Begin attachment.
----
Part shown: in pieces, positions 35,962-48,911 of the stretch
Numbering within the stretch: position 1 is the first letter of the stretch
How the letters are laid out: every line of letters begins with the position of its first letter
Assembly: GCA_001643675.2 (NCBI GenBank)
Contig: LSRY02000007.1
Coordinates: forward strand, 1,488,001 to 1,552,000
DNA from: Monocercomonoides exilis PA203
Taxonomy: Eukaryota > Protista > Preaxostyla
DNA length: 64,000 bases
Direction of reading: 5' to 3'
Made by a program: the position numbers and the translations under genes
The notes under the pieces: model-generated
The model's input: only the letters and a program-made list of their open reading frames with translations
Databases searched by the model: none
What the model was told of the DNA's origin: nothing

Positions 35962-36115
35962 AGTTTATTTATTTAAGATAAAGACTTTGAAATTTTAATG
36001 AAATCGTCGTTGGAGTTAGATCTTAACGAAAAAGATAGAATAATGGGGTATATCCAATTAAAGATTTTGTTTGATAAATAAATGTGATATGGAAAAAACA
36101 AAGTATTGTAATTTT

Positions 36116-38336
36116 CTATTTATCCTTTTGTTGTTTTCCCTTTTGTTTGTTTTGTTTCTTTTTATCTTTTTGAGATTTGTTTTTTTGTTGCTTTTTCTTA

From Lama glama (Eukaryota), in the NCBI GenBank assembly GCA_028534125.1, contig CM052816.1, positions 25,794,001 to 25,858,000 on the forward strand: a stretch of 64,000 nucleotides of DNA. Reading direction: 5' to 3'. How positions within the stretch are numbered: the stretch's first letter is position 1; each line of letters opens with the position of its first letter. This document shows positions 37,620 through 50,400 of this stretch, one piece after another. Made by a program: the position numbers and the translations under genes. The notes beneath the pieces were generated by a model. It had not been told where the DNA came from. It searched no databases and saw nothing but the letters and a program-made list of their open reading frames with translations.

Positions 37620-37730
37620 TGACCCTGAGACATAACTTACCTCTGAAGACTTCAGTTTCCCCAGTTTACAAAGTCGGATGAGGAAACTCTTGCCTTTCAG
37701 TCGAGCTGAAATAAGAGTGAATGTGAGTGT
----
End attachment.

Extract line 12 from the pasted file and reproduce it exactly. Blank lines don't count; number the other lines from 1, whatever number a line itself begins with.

The notes under the pieces: model-generated